Atlas Shrugged: The Mocking

Friday, July 4, 2008

Is it ironic, or merely consequential?

Megan asks her readers to assist an injured fellow blogger. That's decent of her. A commenter responds:

After looking at a couple sites asking for donations to the relief fund, I
have to say that I would feel more comfortable donating (and be more likely to
do so) if I knew how high the medical bills are and could see how close the goal
is to achievement -- and that the recipients get the money. Otherwise the
request is rather opaque to those of us who don't know anyone involved
personally.
If this sounds cynical, that's not how I mean it. It's just that
I wish skepticism were more widespread when it came to financial transactions in
our society. Instead, P.T. Barnum's dictum remains as relevant today as ever,
and we thus get property bubbles, phishing and bilked consumers crying for more
state regulation "for our own protection."


All those posts Megan wrote using high-minded theories to justify her lack of empathy for others are now bearing their fruit. The poster worries that the money will be misused, misappropriated, or enjoyed, perhaps. In other words, he has no sympathy for the victim, and no desire to donate any money. He justifies himself with blather about opacity, regulation and theft, but he really just doesn't care.

How many posts has Megan written that say the exact same thing about other unfortunates, one illness, accident or firing away from serious economic disaster? How many times has she justified indifference and callousness? Now she asks others to do what she's always dismissed, and naturally some of her fans give her back a bit of her own.

He who lives by the sword, dies by the sword.

UPDATE: The same commenter posts again in a different tone, saying he'll donate.

3 comments:

zeppo said...

You know, the commenter's concern is probably not misplaced. Did you see that story about some fundraising done for some third tier Republican candidate in Florida, I think it was? Hundreds of thousands of dollars were raised, and only something like $16,000 was actually used on the race. Every other dollar went directly to the fundraisers coffers... I don't think that is illegal, but it sure is unethical. But what I thought hilarious was that these rethugs were DOING IT TO THEMSELVES! Scamming money from the Republican hard-core base, and then sticking it directly in their pockets! Pretty funny.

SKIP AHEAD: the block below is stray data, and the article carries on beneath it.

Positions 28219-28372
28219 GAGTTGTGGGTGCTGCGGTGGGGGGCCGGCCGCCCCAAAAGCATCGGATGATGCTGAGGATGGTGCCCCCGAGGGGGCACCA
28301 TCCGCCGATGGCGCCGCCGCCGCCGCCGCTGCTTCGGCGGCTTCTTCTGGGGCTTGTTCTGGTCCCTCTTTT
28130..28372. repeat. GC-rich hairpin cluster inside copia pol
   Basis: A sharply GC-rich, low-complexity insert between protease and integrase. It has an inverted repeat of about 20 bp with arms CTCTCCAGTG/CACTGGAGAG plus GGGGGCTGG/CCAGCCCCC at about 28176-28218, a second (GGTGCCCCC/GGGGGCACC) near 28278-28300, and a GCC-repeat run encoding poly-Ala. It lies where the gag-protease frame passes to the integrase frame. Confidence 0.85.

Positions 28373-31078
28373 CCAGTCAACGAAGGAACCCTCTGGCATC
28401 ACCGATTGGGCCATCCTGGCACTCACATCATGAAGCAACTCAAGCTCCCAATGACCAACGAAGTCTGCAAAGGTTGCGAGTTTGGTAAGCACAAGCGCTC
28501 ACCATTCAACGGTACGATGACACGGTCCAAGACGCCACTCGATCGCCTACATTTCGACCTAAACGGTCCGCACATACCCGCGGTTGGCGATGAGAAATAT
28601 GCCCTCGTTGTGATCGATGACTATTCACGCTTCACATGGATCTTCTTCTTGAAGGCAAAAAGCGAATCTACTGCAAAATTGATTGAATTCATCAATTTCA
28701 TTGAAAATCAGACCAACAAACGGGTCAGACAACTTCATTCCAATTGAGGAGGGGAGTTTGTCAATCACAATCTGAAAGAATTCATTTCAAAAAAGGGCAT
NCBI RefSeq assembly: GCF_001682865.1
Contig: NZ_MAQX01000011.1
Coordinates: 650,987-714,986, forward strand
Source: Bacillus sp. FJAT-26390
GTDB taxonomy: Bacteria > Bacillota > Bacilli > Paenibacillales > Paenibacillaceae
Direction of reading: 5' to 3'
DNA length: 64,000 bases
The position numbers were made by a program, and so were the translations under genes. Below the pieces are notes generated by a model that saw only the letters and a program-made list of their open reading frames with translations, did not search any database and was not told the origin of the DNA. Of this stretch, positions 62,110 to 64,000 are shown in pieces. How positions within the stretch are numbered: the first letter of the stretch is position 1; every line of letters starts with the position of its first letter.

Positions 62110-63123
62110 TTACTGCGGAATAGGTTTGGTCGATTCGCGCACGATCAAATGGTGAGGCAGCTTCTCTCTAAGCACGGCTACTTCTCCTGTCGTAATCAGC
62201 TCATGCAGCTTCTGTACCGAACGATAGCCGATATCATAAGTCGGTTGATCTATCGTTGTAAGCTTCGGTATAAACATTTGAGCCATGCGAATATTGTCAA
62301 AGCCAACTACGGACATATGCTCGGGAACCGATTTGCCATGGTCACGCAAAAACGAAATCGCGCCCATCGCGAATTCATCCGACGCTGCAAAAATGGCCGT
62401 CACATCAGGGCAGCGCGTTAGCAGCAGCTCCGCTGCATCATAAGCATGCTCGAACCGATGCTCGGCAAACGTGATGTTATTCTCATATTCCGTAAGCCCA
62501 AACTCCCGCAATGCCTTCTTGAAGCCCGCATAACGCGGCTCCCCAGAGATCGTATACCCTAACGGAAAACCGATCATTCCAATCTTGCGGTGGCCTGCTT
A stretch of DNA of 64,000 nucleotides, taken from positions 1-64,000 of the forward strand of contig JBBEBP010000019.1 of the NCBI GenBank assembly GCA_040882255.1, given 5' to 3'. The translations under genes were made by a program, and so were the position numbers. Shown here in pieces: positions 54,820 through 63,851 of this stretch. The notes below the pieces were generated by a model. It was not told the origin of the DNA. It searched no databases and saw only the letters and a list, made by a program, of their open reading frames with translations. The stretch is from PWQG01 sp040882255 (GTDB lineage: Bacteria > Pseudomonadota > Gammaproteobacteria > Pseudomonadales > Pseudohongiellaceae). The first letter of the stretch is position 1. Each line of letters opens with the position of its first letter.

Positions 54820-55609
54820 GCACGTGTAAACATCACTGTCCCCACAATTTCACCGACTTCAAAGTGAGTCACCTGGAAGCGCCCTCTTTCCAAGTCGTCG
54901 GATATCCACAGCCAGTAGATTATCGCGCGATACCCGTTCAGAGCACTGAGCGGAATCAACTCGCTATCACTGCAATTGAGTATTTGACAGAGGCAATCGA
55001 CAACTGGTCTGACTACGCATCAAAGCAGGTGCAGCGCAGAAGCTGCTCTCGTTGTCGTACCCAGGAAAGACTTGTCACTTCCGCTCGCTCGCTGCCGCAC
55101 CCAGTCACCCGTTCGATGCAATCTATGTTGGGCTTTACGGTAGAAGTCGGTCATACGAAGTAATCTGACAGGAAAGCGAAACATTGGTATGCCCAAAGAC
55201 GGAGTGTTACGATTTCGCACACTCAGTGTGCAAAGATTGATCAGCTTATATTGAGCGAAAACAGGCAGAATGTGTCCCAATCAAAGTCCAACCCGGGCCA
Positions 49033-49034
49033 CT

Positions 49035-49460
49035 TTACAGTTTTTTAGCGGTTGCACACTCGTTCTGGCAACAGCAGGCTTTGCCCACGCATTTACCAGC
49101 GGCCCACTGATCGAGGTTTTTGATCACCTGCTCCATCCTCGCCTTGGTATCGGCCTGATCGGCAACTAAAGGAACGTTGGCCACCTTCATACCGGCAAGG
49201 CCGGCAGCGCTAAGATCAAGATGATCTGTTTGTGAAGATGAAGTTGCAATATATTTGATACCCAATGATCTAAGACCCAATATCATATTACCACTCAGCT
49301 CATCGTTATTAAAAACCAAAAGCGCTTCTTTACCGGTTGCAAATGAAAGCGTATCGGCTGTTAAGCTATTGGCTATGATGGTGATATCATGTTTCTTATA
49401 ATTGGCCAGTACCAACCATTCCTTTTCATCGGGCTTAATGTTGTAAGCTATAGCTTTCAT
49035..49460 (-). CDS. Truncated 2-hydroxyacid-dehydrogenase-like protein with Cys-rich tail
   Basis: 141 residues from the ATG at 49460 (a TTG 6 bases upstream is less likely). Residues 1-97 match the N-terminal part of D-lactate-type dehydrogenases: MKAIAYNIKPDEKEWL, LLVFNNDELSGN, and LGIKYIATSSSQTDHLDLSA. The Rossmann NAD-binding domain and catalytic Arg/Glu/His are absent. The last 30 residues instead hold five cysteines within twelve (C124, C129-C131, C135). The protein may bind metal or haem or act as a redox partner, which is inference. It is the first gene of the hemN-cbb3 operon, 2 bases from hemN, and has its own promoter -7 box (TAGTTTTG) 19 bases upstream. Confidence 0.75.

So, in a way, I can see where these guys might be a tad skeptical.

dlgood said...

I'll back Zeppo up on this. Perhaps it's because of the industry I work in, but I'm used to funding being accompanied by strings to enforce accountability.

After all, we're not talking about a blank request. This was a request for a specific purpose. The giver isn't wrong to expect some sort of verification that they aren't being bilked.

Now, it may be callousness, or it may be simple realism. Look, if people can't trust that their donations will go to the intended purposes, they won't donate. So if you want people to be generous, you have to maintain faith in the process.

Susan of Texas said...

That's very reasonable, and someone donating money should make sure it's going to be used well. Once you do that, however, it's better to just let it go, and not worry about what they're doing with the money. That is, if it's a donation for the friend of a friend, in a way, or a donation to a relative.

If I gave or loaned my mom or sister money, I wouldn't ask for back. It's too easy to let bad feeling develop. I'd probably feel differently if it were a more formal situation, though.